ATLANTA - The Georgia House of Representatives passed a compromise bill Tuesday that would expand the list of patients allowed to use medical cannabis oil.
Under the compromise, people with autism, AIDS, Alzheimer's, Tourette's syndrome, epidermolysis bullosa and peripheral neuropathy will be added to the list of qualifying conditions. Additionally, anyone in hospice, regardless of their diagnosis, would be allowed to use cannabis oil.
"It's a little surreal today," said Dale Jackson, a parent advocate whose son, Colin, has autism. "This is the first official vote--it passed the House and includes my son and so many more thousands of autistic families and so many other families around the state."
The bill now heads to the Senate.
Georgia lawmakers also approved a bill Tuesday to pull funding from sanctuary campuses.
Under the bill, private colleges that don't cooperate with federal immigration authorities would lose state funding for scholarships and research.
The state Senate passed the measure on party lines, sending it to Governor Nathan Deal. The bill is expected to have no immediate impact since no schools in Georgia have embraced policies connected to the "sanctuary campus" label. Students at several metro Atlanta schools did petition administrators following President Donald Trump's election.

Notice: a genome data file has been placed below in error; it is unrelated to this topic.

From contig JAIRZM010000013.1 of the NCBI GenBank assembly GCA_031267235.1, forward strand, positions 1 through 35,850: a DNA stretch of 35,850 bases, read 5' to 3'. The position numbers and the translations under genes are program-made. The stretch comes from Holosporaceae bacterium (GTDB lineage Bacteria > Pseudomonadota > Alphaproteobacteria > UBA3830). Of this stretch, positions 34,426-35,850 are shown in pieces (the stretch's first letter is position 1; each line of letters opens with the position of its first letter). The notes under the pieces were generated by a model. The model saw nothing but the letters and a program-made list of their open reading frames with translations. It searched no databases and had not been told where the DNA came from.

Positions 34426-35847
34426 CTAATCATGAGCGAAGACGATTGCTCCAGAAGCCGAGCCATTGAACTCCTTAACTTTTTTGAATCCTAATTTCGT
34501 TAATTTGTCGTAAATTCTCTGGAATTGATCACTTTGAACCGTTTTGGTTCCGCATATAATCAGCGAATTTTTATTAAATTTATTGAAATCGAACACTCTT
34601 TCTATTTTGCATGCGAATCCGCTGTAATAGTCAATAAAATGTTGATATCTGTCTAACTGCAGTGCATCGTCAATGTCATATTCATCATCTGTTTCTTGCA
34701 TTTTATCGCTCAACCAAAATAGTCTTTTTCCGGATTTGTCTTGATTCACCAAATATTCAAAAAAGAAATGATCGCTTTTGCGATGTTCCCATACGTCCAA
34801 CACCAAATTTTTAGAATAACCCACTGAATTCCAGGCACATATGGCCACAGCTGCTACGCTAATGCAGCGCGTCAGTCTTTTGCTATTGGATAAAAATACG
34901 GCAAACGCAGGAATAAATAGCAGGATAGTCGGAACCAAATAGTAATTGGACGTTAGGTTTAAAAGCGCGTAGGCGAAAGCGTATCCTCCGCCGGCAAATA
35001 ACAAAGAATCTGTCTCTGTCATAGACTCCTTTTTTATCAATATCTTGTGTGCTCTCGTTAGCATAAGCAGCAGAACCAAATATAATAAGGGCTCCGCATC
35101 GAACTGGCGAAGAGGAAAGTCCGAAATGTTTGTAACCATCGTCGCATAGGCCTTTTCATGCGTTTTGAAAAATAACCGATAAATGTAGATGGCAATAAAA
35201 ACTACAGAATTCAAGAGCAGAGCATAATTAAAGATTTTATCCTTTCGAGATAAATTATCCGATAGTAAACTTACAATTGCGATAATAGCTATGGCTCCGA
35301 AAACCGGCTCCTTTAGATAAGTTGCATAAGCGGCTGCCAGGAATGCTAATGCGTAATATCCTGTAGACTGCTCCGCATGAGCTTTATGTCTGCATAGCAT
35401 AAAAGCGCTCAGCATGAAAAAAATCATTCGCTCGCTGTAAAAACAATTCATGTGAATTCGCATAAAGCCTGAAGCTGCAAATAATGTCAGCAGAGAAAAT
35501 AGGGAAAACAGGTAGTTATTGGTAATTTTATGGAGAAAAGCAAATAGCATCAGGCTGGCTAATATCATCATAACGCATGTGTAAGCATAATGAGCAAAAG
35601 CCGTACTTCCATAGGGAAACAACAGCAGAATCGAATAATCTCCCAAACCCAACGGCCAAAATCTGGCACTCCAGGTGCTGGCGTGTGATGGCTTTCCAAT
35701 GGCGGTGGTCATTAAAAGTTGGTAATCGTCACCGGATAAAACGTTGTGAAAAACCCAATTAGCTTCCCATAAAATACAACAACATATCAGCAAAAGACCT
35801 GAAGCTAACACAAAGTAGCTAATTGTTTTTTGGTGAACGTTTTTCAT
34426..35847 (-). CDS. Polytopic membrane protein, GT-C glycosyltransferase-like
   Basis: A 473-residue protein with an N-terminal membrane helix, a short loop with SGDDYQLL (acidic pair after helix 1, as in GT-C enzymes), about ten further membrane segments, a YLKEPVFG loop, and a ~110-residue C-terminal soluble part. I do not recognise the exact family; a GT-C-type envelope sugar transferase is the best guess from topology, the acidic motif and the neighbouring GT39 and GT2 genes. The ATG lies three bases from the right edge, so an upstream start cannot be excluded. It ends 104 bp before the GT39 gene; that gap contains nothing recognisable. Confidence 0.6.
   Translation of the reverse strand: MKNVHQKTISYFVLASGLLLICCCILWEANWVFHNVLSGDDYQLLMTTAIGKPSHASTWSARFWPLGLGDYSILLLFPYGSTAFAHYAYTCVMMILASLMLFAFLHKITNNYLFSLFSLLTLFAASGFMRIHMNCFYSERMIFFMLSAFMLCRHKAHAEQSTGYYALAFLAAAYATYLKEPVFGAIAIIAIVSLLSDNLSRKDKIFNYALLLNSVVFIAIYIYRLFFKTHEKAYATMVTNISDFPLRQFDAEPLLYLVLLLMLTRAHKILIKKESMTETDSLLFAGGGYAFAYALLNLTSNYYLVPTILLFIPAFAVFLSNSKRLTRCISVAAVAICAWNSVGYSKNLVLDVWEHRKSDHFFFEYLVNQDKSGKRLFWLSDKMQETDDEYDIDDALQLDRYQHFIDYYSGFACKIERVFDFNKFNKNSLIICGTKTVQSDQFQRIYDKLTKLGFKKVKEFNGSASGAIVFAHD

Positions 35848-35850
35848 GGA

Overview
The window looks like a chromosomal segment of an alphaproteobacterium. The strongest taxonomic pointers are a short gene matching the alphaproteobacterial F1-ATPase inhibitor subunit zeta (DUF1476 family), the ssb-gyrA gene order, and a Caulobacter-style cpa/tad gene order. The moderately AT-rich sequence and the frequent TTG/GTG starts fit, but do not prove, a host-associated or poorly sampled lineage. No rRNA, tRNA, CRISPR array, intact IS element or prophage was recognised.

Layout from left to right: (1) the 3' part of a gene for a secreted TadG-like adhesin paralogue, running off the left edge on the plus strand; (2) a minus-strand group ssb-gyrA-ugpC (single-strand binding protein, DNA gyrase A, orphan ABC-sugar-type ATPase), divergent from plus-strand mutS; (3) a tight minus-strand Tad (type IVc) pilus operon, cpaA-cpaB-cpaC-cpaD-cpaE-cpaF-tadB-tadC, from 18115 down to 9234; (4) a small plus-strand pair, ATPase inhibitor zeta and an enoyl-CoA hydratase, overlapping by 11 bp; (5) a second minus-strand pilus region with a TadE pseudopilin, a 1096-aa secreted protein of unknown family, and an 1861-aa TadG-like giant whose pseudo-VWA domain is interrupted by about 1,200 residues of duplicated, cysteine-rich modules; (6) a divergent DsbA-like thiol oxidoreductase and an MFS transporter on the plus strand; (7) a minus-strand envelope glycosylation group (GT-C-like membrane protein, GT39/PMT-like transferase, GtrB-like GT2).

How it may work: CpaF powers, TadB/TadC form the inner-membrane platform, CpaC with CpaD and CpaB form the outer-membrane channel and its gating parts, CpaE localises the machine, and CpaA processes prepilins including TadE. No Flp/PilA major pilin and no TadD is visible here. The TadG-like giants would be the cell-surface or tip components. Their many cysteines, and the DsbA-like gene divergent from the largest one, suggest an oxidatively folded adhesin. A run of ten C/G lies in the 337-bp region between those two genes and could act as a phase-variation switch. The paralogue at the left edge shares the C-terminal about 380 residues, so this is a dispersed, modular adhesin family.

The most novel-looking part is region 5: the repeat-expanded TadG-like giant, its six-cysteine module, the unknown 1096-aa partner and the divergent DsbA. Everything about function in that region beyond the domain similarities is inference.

Trump issued a series of immigration measures in January, and Attorney General Jeff Sessions warned this week that the administration could "claw back" funding from any city that "willfully violates" immigration law.
State lawmakers in Alabama, Indiana and Pennsylvania have introduced similar bills.
Finally, members of the Senate approved a substitute "campus carry" bill, which will now need to go to the House for an agreement.
The bill is very similar to one vetoed by Governor Nathan Deal in 2016 in that it will allow anyone with a weapons carry permit in Georgia to carry firearms onto public college and technical school campuses in Georgia. Last year's bill banned guns from student housing and sporting events.
To try to address some of the Governor's concerns, the new version of the bill also exempts "any specialized school for high school students" as well as preschool spaces as long as there are no more than three on any given campus.